In one scene, a barrier gate came down with the sign “Global investors not allowed,” alluding to constitutional restrictions on foreign ownership in real estate and other key industries.

A voice-over declared: “It’s time to take action… It’s time to rectify the defective 1987 Constitution. Gawing ‘saligang patas’ ang Saligang Batas (make it a fair Constitution).”

7M unverified signatures

At a news forum on Jan. 24, Oñate said his group had already gathered some 2.5 million signatures nationwide, about 30 percent of the target of more than 8 million signatures, representing 12 percent of all registered voters.

By Monday, the Commission on Elections (Comelec) said its local offices had received around 7 million unverified signatures from 209 out of 254 legislative districts in the Philippines.

On the same day, however, Comelec Chair George Garcia said the poll body had unanimously decided to halt all activities on the PI and ordered its local offices to stop receiving signature sheets in the meantime.

READ: Comelec halts people’s initiative proceedings on Charter change

The official said Comelec was reviewing Comelec Resolution No. 10650, promulgated in January 2020, which laid out the implementing rules and regulations on people’s initiatives under Republic Act No. 6735 or the Initiative and Referendum Act.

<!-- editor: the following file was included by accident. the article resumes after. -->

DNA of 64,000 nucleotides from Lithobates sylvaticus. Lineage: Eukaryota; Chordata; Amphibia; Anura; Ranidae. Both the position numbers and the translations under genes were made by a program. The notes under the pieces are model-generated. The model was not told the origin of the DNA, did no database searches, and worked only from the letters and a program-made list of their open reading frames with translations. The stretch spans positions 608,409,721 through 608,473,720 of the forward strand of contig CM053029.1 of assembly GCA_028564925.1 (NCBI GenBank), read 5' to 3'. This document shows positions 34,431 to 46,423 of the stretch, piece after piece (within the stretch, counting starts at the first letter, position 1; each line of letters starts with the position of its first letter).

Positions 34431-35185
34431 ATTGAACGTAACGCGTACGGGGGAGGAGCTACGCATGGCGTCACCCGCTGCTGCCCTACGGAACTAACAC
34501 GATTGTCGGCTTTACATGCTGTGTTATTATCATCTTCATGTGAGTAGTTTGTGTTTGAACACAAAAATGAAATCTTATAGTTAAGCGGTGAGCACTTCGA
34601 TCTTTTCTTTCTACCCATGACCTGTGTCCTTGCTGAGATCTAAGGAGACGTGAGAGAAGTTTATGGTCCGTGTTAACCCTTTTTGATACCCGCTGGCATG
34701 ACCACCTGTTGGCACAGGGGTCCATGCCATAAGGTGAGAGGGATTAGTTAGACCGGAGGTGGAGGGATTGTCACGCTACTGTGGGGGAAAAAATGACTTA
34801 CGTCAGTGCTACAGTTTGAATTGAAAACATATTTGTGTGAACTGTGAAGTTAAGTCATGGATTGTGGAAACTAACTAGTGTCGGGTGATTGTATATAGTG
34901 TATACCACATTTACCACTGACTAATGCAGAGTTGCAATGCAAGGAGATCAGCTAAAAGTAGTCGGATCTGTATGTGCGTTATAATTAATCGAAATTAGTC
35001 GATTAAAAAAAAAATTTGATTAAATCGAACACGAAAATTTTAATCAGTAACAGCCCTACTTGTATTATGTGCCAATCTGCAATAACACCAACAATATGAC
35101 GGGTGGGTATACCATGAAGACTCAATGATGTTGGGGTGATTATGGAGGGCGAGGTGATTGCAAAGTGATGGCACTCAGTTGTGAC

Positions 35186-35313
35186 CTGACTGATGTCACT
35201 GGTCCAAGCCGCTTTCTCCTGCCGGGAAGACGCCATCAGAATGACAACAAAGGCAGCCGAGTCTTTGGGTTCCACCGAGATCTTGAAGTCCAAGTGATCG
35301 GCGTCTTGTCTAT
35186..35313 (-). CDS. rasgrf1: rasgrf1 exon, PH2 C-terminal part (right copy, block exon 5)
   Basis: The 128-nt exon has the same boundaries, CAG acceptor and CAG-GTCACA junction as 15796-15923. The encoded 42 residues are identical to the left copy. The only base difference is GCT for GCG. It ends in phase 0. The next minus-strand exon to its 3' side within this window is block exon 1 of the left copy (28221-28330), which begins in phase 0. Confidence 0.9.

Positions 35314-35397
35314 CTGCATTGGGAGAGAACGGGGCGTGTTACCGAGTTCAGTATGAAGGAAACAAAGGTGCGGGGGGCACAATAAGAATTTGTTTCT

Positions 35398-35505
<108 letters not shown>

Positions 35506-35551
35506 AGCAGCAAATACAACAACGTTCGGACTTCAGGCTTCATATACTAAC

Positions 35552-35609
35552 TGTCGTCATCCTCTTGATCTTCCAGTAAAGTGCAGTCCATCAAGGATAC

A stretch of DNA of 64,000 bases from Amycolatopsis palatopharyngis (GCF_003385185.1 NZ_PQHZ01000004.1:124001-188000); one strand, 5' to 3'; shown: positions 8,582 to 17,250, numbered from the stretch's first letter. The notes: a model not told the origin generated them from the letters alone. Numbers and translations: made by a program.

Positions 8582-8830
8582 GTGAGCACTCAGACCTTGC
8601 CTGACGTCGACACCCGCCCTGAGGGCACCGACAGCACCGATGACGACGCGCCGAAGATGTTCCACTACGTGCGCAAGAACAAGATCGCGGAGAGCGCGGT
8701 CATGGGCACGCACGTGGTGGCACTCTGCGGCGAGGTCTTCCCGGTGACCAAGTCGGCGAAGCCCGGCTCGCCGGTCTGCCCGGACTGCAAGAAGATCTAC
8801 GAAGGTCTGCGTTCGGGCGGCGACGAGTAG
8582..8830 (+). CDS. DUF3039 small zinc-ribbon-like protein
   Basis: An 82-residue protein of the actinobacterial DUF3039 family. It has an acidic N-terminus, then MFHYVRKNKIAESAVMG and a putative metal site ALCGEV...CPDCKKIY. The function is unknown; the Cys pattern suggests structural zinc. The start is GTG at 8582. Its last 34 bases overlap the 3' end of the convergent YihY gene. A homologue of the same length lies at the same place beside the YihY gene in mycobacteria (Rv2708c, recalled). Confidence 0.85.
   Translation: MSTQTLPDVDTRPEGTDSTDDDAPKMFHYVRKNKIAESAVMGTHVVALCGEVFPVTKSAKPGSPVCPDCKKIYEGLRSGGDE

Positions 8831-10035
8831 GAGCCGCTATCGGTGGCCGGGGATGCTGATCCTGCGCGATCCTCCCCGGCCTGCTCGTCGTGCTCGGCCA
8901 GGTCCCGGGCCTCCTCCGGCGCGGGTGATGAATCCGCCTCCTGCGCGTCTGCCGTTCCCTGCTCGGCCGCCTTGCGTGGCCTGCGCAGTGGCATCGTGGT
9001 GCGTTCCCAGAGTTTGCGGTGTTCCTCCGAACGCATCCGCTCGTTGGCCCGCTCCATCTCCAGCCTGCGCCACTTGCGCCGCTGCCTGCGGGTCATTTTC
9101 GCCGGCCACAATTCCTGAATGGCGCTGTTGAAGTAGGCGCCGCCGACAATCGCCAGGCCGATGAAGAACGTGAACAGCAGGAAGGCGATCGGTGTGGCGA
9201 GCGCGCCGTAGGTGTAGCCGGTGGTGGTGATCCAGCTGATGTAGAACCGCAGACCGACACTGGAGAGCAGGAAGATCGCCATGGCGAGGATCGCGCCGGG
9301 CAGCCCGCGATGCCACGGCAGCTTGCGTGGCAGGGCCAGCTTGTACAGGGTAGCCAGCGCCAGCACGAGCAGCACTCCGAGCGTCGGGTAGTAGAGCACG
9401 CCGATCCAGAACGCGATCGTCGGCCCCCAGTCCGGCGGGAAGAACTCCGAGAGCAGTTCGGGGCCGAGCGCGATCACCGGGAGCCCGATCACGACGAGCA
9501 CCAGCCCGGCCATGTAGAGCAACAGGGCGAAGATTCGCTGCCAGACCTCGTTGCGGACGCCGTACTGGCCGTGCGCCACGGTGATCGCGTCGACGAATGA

On Tuesday, a poll official clarified that the PI proponents were not being barred from gathering signatures despite the suspension.

“We’re not preventing the gathering of signatures by the proponents. However, we won’t accept or count any signature that they will get,” Comelec spokesperson John Rex Laudiangco told a Bagong Pilipinas public briefing.

He said the signature sheets would remain in the Comelec’s custody and safekeeping while the poll body was taking a second look at the resolution.

No plebiscite in 2024

On Tuesday, Garcia again ruled out the likelihood of the poll body being able to hold any plebiscite this year for the PI.

Speaking at the same Senate hearing, the Comelec chief told senators that the poll body would be busy preparing for the May 2025 midterm elections and the December 2025 barangay and Sangguniang Kabataan elections

“We cannot conduct any plebiscite in 2025. That’s a no-no. That’s a negative. We cannot conduct a plebiscite even by November to December of this year. The Comelec is moving in a tight space right now,” he said.

Pirma was founded by former National Security Adviser Jose Almonte during the administration of the late President Fidel V. Ramos. It proposed a shift to a parliamentary system of government and the lifting of term limits on elected officials.

But the Cha-cha campaign was unsuccessful, with the Supreme Court striking it down in 1997 over defects in the petition and the absence of an enabling law.

READ: Lagman says public funds being used for Cha-cha drive

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TAGS: cha-cha, Constitution, EDSA, Pirma